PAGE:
Auto tuner and drag racer Joshua ‘JL Tuning’ Lewis will also represent Grenada at St. Lucia’s Drag Wars. Lewis did his Country proud last year when he secured second position in the 11-seconds bracket with a blistering best time of 11.22 seconds in his infamous Mitsubishi Lancer Evolution III. This year, he will pilot his other race car, the newly branded TOTAL Lubricants’ Mitsubishi Lancer Evolution IV. The fully modified Micro Tech powered Evolution did an amazing 11.3 seconds several weeks ago at the Grenada Motor Club’s Stag Drag Fest held at Pearls Airstrip. Without a doubt, Lewis’ Evolution will be the main contender in the 11 seconds bracket and he’s hoping to achieve a personal best time of 10.8 seconds with his new setup. “I’d like to thank my sponsors, family and fans for their continued support over the years and I’m excited to represent my Country once more,” says Lewis over a telephone conversation in Trinidad & Tobago. Lewis is presently assisting and tuning a few Trinidadian race cars that are making the St. Lucia trip.

McIntyre and Lewis will be accompanied by their crew members forming a Team of sixteen persons and departed for St. Lucia yesterday morning.

The space in between

Has the time come to give greater consideration to the opportunity presented by what might be described as the space in between: the millions of square miles of ocean and sea bed that lie between the islands and countries of the Caribbean? Largely unmapped, scarcely considered and vastly greater in promise than what, for the most part is possible onshore, it offers a new frontier.

This is the implication of the progress now being made by Jamaica’s Minister of Industry, Investment and Commerce, Anthony Hylton, in encouraging investors to turn Jamaica into a maritime logistics hub for the Caribbean Basin, and in the message from others in Cariforum governments who are promoting the prospects for offshore oil and gas.

What by now should be self-evident is that the seas that surround the Caribbean can provide new opportunities for much needed growth.

The Caribbean commands access to the widened Panama Canal and is at a north-south, east-west intersection for international shipping. As such, it offers multiple opportunities for the creation of transhipment ports linked to development zones for manufacturing, the assembly of finished items and the provision of services for nations like China and Brazil, which are seeking new tariff-free ways to access markets in the Americas and the Europe.

It is the sea too that offers the potential to develop new ports and industries linked to the road and rail routes that could open up areas within Brazil and the Amazon Basin or help facilitate links across the Central American Isthmus to the Pacific. Moreover, it is the sea space that enables not just the regional and international movement of goods and services – legal and illegal – but also provides the access that brings the largest number of visitors to the region, the cruise ships.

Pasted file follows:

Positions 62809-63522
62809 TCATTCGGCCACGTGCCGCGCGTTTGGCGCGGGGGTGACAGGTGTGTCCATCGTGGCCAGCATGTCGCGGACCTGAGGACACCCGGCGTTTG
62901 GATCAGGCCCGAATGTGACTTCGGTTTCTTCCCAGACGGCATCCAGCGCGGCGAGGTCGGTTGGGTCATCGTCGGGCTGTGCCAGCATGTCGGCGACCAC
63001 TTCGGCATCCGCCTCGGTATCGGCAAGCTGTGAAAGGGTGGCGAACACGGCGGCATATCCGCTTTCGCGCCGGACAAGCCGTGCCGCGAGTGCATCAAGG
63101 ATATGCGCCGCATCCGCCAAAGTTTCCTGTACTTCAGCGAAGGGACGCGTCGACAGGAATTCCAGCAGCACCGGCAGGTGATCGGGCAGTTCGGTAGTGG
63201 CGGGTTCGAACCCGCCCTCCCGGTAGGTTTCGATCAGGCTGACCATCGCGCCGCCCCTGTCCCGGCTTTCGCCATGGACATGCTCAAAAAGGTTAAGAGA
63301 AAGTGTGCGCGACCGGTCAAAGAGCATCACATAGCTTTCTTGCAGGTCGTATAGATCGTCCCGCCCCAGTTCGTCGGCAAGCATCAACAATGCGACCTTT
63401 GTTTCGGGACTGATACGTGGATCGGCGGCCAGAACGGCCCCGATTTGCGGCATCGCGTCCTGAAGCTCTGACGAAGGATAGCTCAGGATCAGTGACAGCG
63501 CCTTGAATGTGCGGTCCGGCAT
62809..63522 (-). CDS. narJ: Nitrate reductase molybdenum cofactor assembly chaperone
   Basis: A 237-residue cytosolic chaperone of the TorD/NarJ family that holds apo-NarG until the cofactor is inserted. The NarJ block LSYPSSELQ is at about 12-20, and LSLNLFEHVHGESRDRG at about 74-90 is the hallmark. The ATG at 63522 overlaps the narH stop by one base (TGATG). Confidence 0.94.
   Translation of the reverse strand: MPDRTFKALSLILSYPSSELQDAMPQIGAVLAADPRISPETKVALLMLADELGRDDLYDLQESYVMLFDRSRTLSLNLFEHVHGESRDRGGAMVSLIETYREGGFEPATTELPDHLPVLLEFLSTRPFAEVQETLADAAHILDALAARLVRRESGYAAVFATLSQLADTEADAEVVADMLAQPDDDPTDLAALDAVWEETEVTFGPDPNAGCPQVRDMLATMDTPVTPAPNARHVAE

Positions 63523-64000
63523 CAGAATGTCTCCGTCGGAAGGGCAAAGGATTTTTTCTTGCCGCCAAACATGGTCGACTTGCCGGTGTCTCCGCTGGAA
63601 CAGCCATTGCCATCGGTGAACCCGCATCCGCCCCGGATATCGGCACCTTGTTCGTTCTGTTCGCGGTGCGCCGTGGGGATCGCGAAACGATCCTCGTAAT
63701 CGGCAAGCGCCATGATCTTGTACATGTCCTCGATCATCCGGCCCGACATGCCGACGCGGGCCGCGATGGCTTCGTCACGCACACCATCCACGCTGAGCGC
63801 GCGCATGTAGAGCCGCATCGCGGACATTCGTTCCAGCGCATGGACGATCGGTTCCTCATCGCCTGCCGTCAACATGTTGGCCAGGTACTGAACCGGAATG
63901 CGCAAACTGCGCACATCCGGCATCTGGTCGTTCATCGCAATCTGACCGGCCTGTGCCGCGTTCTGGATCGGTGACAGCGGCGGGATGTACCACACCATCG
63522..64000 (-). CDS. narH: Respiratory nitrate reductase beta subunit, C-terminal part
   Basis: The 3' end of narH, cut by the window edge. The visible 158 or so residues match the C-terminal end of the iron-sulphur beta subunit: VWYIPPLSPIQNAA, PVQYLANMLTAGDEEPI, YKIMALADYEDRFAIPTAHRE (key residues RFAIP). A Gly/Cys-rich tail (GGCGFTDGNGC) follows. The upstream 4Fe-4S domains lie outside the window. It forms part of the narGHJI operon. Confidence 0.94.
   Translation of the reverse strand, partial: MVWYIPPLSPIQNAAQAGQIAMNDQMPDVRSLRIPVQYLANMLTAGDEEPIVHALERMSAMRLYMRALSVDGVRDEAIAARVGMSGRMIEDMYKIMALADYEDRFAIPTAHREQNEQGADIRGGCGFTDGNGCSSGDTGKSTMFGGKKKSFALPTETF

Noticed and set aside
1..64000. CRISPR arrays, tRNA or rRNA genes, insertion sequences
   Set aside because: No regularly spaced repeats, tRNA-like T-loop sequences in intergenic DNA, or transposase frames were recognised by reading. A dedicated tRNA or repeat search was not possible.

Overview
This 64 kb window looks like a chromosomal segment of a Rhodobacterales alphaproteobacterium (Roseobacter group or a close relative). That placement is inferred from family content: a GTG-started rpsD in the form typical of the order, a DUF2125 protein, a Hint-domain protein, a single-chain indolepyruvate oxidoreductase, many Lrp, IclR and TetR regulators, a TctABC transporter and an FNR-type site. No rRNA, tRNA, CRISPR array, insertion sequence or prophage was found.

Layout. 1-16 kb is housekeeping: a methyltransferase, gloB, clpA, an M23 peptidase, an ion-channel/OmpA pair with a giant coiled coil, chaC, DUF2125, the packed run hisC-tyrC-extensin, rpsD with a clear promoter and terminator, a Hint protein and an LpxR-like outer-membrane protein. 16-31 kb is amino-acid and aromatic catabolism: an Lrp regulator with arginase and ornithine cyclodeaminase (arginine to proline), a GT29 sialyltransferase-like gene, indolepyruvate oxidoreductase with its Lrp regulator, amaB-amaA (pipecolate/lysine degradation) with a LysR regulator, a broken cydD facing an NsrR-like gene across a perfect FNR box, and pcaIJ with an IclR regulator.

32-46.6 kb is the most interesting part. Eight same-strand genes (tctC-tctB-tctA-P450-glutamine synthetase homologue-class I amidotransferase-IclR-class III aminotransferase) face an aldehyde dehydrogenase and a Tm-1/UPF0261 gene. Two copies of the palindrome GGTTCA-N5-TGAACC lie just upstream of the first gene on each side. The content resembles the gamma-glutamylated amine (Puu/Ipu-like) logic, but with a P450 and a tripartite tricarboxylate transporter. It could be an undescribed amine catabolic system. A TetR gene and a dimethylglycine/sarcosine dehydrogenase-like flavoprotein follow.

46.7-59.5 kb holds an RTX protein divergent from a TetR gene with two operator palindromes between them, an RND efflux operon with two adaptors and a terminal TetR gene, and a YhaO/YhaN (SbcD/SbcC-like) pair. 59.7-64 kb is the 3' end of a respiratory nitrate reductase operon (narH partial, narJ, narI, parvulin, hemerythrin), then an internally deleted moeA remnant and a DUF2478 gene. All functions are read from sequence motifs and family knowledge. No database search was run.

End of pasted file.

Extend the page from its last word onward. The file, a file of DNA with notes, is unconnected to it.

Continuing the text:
Beyond this there lies beneath its surface potential wealth in the form of oil and gas, minerals, and possibly rare earths as the technology to drill and recover oil and gas from huge depths now exists.

As matters stand oil exploration is underway, planned or licensing being considered in blocks off the coasts of French Guiana; Suriname; Guyana; Belize; Barbados; the Bahamas, Cuba, Jamaica; and Grenada and possibly in other islands in the Windward chain. However, as recent developments in Belize indicate, the opportunity is not without significant challenges. There, environmental groups have in the last week mounted a successful legal campaign that resulted in all offshore oil drilling contracts between 2004 and 2007 are void.

There is also a potential global interest in the challenging opportunity of seabed mining.

Although most attention in this respect is focussed on the Pacific, there are indications that in the long term it may be possible to exploit submerged ocean ridges, undersea plate junctions and undersea thermal vents in mid Atlantic areas. These lie between the Caribbean and Africa and off Guyana, Suriname and French Guiana and may be, scientists suggest, resource rich in iron-manganese nodules, polymetallic sulphides and cobalt-rich polymetallic crusts. Some also believe that rare earths contained in deep-sea muds in concentrated and extractable forms may lie beneath the oceans, although the viability and challenges of recovery presently makes this seem remote.